Editorial

Decaffeinated Christianity

The challenges of contemporary American Christianity

Joel Sarli, D.Min., is the former associate secretary of the General Conference Ministerial Association

Some time ago I received a newsletter assessing the overall impact of the Christian populace in the United States. The writer mentioned Anglican bishop Michael Marshall, who suggested that there is a problem with contemporary Christianity in America. He says many Christians have settled for a facsimile of Christian freedom: running their own lives while at the same time saying they believe in Christ. He contends that many so-called believers have accepted a decaffeinated Christianity it promises not to keep you awake at night.

It is getting harder to distinguish Christians from non-Christians. Charles Colson observes that "we live in a time that would seem to be marked by unprecedented spiritual resurgence: 96 percent of all Americans say they believe in God; 80 percent profess to be Christians.... Fifty million Americans claim to be born again. Yet families are splitting apart in record numbers. There are 100 times more burglaries in so-called Christian America than in so-called pagan Japan. Why this paradox between profession and practice?" Colson wonders. "Why is the faith of so many not making an impact on the moral values of our land?"*

Jesus and Zacchaeus

There is a wonderful story in Luke 19:1-10 about the impact that Jesus' teachings made in the life of an undesirable tax collector named Zacchaeus. The text suggests that Jesus' visit in the home of Zacchaeus did more than reorder the dinner conversation. It even did more than reorder Zacchaeus's thinking. His heart was touched; his whole life was altered. Greed was converted into generosity. Past dishonesty was countered with restitution. Zacchaeus's encounter with Jesus awakened a wide-ranging behavior change. He became a different person.

When Zacchaeus staked out his spot in the tree so he could get a clear view of Jesus, in the back of his mind he had a hunch that what Jesus had to offer was more than he already possessed. The longer he and Jesus spent together, the more he became convinced that what Jesus stood for was worth his allegiance. Before the night ended, Zacchaeus made his move toward the forgiveness of God, and his life was reordered. He was transformed. During the next week, I believe, Zacchaeus's behavior was the talk of the town. Word got around that his encounter with Jesus was the reason for it all.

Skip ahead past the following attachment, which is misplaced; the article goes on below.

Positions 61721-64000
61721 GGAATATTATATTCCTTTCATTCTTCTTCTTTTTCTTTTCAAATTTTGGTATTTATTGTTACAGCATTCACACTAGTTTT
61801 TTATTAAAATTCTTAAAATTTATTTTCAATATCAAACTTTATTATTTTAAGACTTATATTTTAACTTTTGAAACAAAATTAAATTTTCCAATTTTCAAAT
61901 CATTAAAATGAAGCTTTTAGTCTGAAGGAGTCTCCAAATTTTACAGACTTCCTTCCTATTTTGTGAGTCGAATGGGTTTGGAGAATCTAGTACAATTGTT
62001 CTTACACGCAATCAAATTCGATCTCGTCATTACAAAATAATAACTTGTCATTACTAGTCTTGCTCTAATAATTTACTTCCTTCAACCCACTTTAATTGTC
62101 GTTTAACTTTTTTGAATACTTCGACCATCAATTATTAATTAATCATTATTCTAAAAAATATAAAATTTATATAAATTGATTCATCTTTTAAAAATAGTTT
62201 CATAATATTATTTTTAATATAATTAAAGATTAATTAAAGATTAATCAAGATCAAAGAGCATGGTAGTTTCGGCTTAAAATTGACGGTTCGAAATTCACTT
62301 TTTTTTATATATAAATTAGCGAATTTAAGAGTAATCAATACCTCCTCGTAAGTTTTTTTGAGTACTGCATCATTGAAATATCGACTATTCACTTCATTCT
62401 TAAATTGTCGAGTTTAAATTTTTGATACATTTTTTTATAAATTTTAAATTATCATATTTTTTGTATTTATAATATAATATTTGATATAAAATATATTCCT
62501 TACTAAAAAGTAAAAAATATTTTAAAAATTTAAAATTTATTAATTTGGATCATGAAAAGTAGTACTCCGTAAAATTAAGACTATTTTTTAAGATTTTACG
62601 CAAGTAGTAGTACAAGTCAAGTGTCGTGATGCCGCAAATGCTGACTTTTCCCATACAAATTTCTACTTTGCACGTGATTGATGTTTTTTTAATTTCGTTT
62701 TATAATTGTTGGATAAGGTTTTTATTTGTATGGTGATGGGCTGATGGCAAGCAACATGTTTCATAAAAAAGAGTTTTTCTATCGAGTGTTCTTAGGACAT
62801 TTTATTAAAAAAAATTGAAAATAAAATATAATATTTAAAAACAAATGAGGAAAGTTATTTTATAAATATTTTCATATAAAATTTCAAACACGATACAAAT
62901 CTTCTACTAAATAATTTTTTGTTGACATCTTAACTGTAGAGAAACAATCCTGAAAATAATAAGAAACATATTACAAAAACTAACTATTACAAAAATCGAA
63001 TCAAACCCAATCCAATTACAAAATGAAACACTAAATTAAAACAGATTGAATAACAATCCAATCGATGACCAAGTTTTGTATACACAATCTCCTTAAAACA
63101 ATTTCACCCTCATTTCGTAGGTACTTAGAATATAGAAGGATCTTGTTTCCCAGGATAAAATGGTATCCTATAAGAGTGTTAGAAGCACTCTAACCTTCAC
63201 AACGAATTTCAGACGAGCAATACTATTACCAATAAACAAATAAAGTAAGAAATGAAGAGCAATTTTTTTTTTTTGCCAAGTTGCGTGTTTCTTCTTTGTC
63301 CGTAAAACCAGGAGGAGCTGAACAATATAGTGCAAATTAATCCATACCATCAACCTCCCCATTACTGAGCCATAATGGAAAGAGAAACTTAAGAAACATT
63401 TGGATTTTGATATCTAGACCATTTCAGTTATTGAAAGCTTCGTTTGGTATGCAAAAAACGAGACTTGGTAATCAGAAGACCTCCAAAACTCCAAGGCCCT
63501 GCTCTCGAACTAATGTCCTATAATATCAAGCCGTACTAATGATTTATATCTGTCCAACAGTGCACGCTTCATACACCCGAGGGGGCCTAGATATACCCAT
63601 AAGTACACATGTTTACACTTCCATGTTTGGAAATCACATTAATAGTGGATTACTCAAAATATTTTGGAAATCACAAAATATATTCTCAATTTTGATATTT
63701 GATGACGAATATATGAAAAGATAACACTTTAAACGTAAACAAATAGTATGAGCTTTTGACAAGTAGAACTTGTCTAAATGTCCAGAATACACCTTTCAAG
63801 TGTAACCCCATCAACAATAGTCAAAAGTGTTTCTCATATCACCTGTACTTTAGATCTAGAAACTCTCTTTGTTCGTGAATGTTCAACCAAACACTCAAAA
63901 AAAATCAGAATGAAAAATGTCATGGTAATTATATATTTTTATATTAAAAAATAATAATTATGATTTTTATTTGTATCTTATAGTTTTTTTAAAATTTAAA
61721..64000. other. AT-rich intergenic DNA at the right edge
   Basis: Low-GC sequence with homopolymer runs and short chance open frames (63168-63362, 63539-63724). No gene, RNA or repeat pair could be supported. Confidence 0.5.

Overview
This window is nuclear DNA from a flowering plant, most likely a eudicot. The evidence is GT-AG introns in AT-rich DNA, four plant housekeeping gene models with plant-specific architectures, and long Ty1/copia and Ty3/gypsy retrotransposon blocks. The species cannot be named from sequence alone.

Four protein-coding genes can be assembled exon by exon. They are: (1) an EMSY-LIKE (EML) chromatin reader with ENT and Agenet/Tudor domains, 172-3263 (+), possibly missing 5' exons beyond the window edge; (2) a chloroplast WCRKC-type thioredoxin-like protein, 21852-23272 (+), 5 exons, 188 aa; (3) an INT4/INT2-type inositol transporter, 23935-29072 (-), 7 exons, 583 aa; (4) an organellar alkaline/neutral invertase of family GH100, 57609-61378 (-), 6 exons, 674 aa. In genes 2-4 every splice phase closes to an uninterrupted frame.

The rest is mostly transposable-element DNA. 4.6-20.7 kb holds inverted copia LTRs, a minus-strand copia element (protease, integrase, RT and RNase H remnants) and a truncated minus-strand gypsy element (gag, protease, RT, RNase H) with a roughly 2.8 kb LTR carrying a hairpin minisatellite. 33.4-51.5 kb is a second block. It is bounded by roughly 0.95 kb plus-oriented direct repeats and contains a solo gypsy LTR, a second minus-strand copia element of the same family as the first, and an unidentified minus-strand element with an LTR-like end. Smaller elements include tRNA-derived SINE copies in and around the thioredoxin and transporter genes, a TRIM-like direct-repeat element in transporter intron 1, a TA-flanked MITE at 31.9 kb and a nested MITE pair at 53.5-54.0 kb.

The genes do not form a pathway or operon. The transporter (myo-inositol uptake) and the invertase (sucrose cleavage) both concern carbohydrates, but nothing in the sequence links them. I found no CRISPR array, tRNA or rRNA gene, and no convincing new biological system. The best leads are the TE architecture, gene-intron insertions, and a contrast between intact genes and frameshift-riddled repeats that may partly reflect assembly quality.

Unless word gets around about the behavior of the people who verbally claim belief in God, those who do not believe will have little interest in their claims or in any deeper meeting with God.

Theoretical line easiest to follow

It seems that one reason so many preachers have drifted into theorizing sermons and philosophizing lectures is that they are much easier to prepare and to present. Such sermons do not take so much out of them. Moreover, Christian people cannot truly lead souls to the transforming power of Jesus unless they first know the way themselves. It is impossible to teach others how to live the triumphant life if one is not living victoriously himself or herself.

The present state of affairs among Christians introduces critical consequences for the evangelistic ministry. A brand of faith that doesn't prompt the loss of sleep in our troubled and needy world will not wake up others to their need to be redeemed in Christ. What incentive is there to investigate a message that has lost its reputation for making a difference? If the modern brand of the Christian message is not producing behavioral change, in all honesty, what do we have to offer to those who are not Christians?

If the bishop Michael Marshall's analysis of Christians in America is accurate and we are delivering a decaffeinated message, we should not be surprised that the faith claims of so many are having so little impact on modern society.

* Charles Colson, Presenting Belief in an
Age of Unbelief
(Wheaton, 111.: Victor Books,
1986), pp. 5,6.


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Joel Sarli, D.Min., is the former associate secretary of the General Conference Ministerial Association

November 1997

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